When One Coop Door Closes…

The roosters say goodbye.

A lot has happened in our world of chickens this past week. The boys moved to a country home a week ago tomorrow, where our positively saintly friends have agreed to adopt one and board the other until we can find an appropriate home.

Kelly’s brother Steven visited us last weekend, and helped us put the finishing touches on the coop. We introduced the girls to their new outdoor home on Monday afternoon, and they have been spending their days outside. We’ve continued to bring them in at night to allow them to transition slowly, though I’m not entirely convinced this has been necessary.

On Thursday, we thought we’d give them a taste of nighttime in the coop. The only trouble is that they are terrified of their coop/nest box area. They run around frantically inside the box looking for an escape each time we put them in.  We stuffed them in, murmuring to them and making what we hoped were reassuring noises as we closed the double doors.

Steven and Kelly share some sibling bonding time in the coop as they suspend the water dispenser.

It was a gusty night with ferocious, ripping wind. Inside the warm house, we couldn’t help but imagine them in the unfamiliar, drafty darkness. At 9:30, we relented and went out into the wind with headlamps to retrieve them. The girls had snuggled up together in one of the nest boxes, and appeared to have been sleeping soundly. They didn’t seem particularly distressed, but we carted them in and put them to bed in their cardboard box.

The teenage hens are friendly, and engaged enough in their environment, but I think they miss the roosters. They move around the chicken run in a twosome, stretching out their necks to take in the surroundings and scratching in the straw for food. They come up to greet us through the avian wire when they hear us making our rounds in the garden.

Petunia, enjoying her new roost for the first time.

Pudy (Kelly’s utterly lovable, if bird-hungry, black cat) eyes them from a distance, crouching and predatory. I carried her over to say hello close-up the other afternoon, and the chickens came right over, tilting their heads and blinking at her while she meowed at them.

I have to say that, having finally completed the coop-building project, it gives me immense pleasure to walk through the garden and discover a couple of beautifully speckled young hens living in the structure we toiled over. We have chickens, and they actually live in our backyard!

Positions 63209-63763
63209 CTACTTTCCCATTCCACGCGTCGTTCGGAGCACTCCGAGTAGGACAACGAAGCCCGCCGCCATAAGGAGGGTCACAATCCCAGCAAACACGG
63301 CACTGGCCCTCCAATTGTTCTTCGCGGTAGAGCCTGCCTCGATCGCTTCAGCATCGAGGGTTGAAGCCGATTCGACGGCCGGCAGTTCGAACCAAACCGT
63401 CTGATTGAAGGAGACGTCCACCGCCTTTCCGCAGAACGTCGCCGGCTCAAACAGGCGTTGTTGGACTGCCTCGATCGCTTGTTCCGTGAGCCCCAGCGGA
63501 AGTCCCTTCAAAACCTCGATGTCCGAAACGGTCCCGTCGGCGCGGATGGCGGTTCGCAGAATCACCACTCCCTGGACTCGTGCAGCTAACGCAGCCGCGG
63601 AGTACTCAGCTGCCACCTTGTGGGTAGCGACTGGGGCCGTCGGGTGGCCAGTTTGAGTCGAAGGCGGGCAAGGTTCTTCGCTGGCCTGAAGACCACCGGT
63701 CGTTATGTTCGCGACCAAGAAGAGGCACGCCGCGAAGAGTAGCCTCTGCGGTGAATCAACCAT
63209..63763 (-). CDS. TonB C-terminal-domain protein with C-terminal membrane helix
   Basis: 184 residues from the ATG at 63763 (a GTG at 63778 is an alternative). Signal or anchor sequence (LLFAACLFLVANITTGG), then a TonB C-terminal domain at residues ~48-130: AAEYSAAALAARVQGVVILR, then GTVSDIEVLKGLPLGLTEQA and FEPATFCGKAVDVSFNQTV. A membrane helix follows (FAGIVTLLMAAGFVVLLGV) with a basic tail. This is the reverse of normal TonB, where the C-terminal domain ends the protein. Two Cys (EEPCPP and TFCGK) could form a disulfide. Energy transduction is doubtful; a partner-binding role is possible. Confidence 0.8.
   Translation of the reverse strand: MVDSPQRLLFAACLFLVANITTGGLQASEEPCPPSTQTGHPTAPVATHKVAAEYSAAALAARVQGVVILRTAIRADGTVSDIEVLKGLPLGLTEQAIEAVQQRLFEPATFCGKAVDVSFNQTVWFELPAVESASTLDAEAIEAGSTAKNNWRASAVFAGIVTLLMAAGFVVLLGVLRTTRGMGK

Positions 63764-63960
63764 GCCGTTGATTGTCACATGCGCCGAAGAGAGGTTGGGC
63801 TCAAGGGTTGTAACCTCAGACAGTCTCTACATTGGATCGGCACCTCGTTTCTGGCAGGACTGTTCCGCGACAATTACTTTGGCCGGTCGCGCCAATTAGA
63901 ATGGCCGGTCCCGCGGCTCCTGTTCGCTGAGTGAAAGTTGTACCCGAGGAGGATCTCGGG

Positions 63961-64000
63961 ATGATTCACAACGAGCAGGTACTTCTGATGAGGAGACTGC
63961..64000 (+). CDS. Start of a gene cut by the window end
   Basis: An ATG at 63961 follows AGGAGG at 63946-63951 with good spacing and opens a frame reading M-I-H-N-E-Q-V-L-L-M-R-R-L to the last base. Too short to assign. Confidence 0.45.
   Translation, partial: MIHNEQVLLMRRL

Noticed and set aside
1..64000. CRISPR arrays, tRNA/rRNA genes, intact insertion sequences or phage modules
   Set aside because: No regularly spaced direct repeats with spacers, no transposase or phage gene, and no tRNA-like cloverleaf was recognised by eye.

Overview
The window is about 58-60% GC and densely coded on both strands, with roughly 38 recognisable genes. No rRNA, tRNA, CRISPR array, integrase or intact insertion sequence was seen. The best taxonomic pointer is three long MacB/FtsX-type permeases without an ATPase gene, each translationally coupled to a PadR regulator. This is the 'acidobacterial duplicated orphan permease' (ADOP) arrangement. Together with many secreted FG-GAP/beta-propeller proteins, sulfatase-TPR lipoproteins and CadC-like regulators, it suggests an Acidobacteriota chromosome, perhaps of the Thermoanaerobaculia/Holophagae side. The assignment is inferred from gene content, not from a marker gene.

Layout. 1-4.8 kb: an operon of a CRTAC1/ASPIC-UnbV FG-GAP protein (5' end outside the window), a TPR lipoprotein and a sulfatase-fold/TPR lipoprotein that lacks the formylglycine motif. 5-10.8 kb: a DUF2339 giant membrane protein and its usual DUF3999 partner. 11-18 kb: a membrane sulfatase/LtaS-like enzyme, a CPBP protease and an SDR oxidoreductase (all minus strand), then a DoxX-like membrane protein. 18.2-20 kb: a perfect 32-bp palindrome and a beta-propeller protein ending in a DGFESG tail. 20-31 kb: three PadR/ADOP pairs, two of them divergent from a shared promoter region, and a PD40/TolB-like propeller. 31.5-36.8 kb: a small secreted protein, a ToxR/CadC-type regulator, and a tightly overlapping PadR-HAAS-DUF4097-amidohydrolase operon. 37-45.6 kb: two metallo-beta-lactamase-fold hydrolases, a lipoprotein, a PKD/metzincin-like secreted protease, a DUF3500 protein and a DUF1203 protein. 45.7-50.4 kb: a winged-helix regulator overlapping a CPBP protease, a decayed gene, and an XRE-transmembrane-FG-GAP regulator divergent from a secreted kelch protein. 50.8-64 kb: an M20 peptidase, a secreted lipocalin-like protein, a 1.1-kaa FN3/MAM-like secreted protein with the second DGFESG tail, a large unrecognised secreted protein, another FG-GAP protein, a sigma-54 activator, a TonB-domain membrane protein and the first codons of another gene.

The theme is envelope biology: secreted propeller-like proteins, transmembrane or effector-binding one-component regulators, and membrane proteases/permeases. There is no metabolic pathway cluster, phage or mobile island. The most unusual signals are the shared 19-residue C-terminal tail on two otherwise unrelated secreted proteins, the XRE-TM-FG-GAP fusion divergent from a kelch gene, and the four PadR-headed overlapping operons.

Luma, investigating near the ramp to the dreaded coop.

2 Responses to When One Coop Door Closes…

  1. I’m finally getting around to catching up with my blogger circle and have been, as usual, delighted with your tales of chickens and bees. You two are amazingly dedicated to your broods and I’m jealous of your opportunities to raise and care for them.

    One comment on record keeping. I, too, use a binder, but the best tool is a camera (and a blog!). Digital pictures are all dated, so plant progress is easy to follow, and you can either print and write in the plant names and locations, or use most basic photo editing programs to slip in little text box labels.

    And, finally, a very nice tribute to your grandmother. My own mother passed away at nearly 102, so I know the ways of the oldest old.

    Can’t wait for more hen adventures!


    • Hi Tricia, Good to have you back. Great ideas on record keeping via digital photography. I frequently fill in gaps in my binder by going back through pictures (in fact I took bunches of pictures of my produce scale last year to record the weight of various harvests). I haven’t done the text box labels yet, but this sounds useful.In general, I would love to learn to use my camera and photo editing programs more fully.

      Lots more hen adventures to come (and, unfortunately, more rooster adventures too!).Our various animal children keep us somewhat busier and more stressed out than we would prefer.

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